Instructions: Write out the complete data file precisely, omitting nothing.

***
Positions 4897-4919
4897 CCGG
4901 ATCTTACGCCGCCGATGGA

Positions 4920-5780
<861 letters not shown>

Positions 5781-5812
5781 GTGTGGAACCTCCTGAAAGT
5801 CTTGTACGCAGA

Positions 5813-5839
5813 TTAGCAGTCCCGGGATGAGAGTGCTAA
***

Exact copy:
Positions 4897-4919
4897 CCGG
4901 ATCTTACGCCGCCGATGGA

Positions 4920-5780
<861 letters not shown>

Positions 5781-5812
5781 GTGTGGAACCTCCTGAAAGT
5801 CTTGTACGCAGA

Positions 5813-5839
5813 TTAGCAGTCCCGGGATGAGAGTGCTAA